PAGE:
The right keepsake from your vacation can help truly commemorate an amazing trip. If you are making efforts to travel sustainably, though, making conscious choices when souvenir shopping is part of that.
“As one of the biggest industries in the world, travelers have great power to do great harm or great good with their purchasing decisions,” said Eytan Elterman, co-founder of Lokal Travel Inc. “It’s important for travelers to understand their impacts while on the road and how to mitigate them.”
Here are some tips for purchasing souvenirs in a more sustainable way that benefits the area you are visiting during your trip.
Support the local economy
Whether you are shopping, dining or sleeping, buy local and spend money in the community that you are visiting instead of at larger corporate chains.
“Go local as much as you possibly can,” said Kim McCabe, U.S. public relations manager for G Adventures Inc. “If you go out to dinner, try to find a local restaurant. Instead of buying from the airport, buy [souvenirs] from local markets.”
When buying souvenirs locally, opt for artisan goods instead of tourist trinkets.
“Trinkets like a magnet or keychain that are available in multiple places are not usually made in the place,” said Caitie Goddard, co-founder of GOOD Travel.
If you are unsure where to shop, asking the employees at your hotel is a good place to start. Goddard said to be clear not only about what kind of goods you are looking for, but also that you want them to be locally made.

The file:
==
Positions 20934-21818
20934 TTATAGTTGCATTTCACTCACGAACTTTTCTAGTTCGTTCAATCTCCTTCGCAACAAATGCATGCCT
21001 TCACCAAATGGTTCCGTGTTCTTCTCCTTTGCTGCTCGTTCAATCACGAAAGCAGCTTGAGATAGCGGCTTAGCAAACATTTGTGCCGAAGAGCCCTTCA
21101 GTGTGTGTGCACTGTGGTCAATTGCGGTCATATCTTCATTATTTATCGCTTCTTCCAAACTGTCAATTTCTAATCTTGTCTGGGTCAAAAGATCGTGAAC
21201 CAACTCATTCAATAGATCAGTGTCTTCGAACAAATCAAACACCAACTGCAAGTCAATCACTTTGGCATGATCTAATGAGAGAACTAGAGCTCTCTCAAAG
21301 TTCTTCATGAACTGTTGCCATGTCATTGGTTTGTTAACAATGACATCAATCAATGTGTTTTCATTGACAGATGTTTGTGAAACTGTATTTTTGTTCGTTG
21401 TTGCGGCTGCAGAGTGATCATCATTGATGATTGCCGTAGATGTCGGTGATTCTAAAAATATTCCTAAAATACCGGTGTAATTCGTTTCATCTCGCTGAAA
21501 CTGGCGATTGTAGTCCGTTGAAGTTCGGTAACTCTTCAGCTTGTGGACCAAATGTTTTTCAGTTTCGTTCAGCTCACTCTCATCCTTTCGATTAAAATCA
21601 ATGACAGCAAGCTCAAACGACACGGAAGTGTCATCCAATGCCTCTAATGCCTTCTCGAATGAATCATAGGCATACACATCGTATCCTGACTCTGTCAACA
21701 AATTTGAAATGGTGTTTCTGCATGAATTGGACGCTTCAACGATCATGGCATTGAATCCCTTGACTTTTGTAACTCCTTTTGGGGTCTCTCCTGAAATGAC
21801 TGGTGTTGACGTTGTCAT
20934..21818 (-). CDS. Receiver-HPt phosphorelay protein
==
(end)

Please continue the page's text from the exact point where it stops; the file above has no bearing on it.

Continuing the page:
“Asking can really be helpful, but be clear about what you’re asking for,” Goddard said.
Bargain consciously when souvenir shopping
In certain parts of Asia, South America and North Africa, bargaining is part of the shopping process in local markets. Enjoy the experience, but do not exploit the opportunity.
“When you’re bargaining, I would not be proud if you get the cheapest price,” Goddard said. “It’s more about valuing the offer of the individual and the labor. Be satisfied with paying a little more. It often means little to you, and it’s a huge deal for the artisan.”
Watch out for certain souvenirs
Even if you are buying from local artisans, avoid certain animal products like ivory or rare pelts. Purchasing these wares fuels their demand and can lead to unfettered exploitation of wildlife.
“Make sure that what you are buying doesn’t come from an endangered animal or plant,” Elterman said. “Educate yourself on what endangered animals might be used to make souvenirs in the region you are going to.”
The World Wildlife Foundation’s Buyer Beware guide, which outlines some of the commonly trafficking products and how to avoid them, is a good place to start.
Navigating the complex market of souvenirs can be challenging, especially in popular tourist destinations that are brimming with charming trinkets. By following these souvenir shopping tips, you can feel good about your keepsakes and the memories they represent.